I have invented a cross bar for Jill. I found a stick in the wood near the station and cut it to the right length with my hacksaw. This is not the right saw but it’s the only one I am allowed. I want to use the electric one grandad made from an old washing machine but someone had left a bag of old taps on it and I can’t lift it off. I sellotaped the stick onto Jill’s bike and she is really pleased and promised not to wee in the road anymore. Andrew is pleased about that. Jill scrambles with us now all the time. She is quite fast because of the cross bar. When she wins Andrew sings a song about the crossbar. “Crossbar star I love you.” It goes.  I can’t remember the rest but it’s good. I think Andrew might prefer Jill’s bike to his. He needs a hacksaw.

When I grow up I want to use the electric saw and give Andrew my Hacksaw.

Here is a list of our scramble races.

Round 1 Winners
Me
Me
Andrew
Jill
Me

Round 2 winners
Me
Jill
Jill
the rest of the races weren’t recorded as they were just for fun

Overall winner Tuffin (Me)

Tuffin 7

When I am not inventing I like to watch the pigeons on our roof. We get loads because Jill’s dad has built a pigeon house in the back garden next to the pond. So before they go to bed the pigeons  walk around the roof of our house. I suppose they are not tired yet.  I give them names and voices. If I am with Andrew or Jill I talk outloud but if I am on my own I talk inside my head as if I am inside a wireless. I wonder what would happen to the pigeons if I turned the worm hole back on and they accidentally flew inside. Where would they go. Would they fly off and meet that dead Pekingese. That would be bad because they make nice cooing noises and nobody would know they were there because of all the snorting from that dead dog.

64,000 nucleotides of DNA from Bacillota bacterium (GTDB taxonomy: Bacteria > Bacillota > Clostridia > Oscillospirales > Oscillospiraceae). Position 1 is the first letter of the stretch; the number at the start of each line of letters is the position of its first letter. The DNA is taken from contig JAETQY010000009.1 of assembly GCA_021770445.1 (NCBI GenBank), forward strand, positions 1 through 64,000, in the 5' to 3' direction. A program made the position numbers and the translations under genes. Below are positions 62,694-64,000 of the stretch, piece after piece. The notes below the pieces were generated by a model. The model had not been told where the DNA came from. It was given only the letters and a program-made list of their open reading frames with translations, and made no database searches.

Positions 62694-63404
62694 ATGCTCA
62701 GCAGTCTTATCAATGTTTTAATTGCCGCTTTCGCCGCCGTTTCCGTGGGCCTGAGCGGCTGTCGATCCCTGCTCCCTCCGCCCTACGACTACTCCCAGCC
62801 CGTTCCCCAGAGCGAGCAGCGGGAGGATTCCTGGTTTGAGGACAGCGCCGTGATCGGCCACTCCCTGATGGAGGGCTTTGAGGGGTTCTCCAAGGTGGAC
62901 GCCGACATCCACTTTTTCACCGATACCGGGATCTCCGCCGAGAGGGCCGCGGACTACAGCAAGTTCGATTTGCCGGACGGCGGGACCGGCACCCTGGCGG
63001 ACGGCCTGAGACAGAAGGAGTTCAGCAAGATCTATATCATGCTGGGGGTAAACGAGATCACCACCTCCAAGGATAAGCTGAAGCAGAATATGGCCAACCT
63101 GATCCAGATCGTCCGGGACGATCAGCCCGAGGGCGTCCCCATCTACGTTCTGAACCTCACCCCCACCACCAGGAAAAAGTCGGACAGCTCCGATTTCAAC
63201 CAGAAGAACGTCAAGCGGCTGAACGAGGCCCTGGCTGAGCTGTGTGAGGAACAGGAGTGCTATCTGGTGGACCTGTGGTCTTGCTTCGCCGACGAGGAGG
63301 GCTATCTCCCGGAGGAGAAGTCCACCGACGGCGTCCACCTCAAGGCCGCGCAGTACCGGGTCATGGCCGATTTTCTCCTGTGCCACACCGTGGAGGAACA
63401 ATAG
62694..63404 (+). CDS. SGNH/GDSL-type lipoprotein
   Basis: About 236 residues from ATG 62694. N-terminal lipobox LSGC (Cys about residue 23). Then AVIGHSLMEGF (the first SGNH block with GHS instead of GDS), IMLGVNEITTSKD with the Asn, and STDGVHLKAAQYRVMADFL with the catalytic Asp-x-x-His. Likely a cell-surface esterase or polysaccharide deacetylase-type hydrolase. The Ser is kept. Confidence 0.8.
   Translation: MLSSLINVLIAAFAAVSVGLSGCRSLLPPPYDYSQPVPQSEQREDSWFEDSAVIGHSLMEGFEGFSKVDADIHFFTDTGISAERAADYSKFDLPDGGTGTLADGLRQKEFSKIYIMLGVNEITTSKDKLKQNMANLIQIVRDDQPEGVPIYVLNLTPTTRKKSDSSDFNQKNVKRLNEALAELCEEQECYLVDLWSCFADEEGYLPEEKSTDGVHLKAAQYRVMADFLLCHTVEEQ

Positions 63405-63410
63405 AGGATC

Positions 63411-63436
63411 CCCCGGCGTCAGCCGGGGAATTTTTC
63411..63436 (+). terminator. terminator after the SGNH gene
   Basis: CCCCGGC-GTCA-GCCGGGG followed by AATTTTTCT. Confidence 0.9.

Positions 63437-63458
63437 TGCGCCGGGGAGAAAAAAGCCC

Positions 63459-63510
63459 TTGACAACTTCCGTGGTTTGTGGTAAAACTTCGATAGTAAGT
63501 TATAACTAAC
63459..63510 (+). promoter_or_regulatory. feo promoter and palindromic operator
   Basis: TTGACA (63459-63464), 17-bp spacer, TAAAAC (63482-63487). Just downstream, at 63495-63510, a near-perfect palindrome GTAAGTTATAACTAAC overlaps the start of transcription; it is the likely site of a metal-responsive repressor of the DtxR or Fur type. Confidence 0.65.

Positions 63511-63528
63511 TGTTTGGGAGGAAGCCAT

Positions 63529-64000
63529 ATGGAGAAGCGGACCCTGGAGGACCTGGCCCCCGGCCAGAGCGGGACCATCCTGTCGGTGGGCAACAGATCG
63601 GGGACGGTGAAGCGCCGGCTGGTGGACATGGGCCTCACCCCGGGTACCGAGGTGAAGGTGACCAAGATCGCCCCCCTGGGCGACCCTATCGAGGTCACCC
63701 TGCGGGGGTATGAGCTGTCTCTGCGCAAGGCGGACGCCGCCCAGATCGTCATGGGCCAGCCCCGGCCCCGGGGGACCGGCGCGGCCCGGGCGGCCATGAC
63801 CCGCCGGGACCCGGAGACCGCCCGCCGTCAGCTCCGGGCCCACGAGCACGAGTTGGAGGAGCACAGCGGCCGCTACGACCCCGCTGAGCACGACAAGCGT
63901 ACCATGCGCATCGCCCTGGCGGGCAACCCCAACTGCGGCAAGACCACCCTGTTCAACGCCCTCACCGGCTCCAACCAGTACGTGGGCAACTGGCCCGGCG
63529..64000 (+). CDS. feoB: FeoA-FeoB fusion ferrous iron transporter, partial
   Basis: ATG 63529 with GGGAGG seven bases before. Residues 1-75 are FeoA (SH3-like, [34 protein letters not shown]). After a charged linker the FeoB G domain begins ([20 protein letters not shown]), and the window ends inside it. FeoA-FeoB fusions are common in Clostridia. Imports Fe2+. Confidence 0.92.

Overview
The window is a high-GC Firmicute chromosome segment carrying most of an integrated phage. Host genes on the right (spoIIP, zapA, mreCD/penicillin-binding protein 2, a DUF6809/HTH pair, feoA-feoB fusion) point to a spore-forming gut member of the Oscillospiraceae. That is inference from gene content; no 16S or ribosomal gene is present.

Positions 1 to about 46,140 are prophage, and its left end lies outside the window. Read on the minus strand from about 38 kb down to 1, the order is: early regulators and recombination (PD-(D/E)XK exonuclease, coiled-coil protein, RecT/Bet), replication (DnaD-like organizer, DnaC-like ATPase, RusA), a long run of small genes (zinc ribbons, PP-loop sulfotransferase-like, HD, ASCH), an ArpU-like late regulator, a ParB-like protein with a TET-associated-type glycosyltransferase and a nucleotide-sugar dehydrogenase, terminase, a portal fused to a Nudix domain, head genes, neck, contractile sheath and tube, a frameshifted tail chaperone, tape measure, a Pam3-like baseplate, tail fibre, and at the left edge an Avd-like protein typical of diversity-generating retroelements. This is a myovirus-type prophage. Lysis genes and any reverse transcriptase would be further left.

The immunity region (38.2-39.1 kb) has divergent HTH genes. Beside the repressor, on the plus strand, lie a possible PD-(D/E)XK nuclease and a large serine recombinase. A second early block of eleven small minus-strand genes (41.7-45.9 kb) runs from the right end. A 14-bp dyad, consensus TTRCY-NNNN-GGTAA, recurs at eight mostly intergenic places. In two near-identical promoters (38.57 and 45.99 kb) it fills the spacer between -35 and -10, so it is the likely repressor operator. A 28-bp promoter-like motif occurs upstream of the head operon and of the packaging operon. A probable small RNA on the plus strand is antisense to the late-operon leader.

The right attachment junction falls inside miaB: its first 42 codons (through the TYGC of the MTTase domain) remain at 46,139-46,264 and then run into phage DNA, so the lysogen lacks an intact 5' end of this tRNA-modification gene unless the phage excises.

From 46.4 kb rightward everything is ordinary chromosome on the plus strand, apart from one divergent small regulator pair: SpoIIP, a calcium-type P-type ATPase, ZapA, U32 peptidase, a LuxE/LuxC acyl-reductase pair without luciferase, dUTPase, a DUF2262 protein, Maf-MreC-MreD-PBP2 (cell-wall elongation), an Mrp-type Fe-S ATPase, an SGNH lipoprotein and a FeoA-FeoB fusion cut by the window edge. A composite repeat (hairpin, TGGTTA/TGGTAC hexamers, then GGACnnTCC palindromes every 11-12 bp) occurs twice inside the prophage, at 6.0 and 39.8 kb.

I love wireless’s  even if they don’t work. As well as making saws from washing machines Grandad knew how to fix them. He gave me a bread tin full of radio parts. Some are glass, some are China and some are rubber a few are made of wax. I lit one like it was a candle using dads blow torch. It melted but didn’t burn much. The smell was bad so I mixed in some rose petals to cover it up. I thought I had invented a fire perfume maker. Andrew thought it smelt ok but would probably work better as an explosive so we hit it with a hammer but that did nothing so we threw it all away and went back to the pigeons but they had gone to bed.

When I grow up I want to be a perfumer.

Tuffin 8

Mum had dropped a milk bottle in the new fridge and it had split the plastic shelf. Now she is crying on the bed.

I want to invent something with the bag of taps. I have decided that they have been put there to stop me using the electric saw. I respect that because all tools are dangerous in the wrong hands. There are probably a hundred taps in the bag. Why would a house need a hundred taps? That’s fifty baths or sinks or twenty five of each type. That’s very clean people or clothes or washing up.

I note the connection with my remaining hole and write it down as a clue in my list.  It seems that someone has planned to makes lots of new baths to go with mine. I think about keeping this a secret as it might be important but the cat had my tongue so I let it out to Jill. She says her dad will know because he has some medals from the war. I tell her not to tell him yet because of his gun.

Brainwave!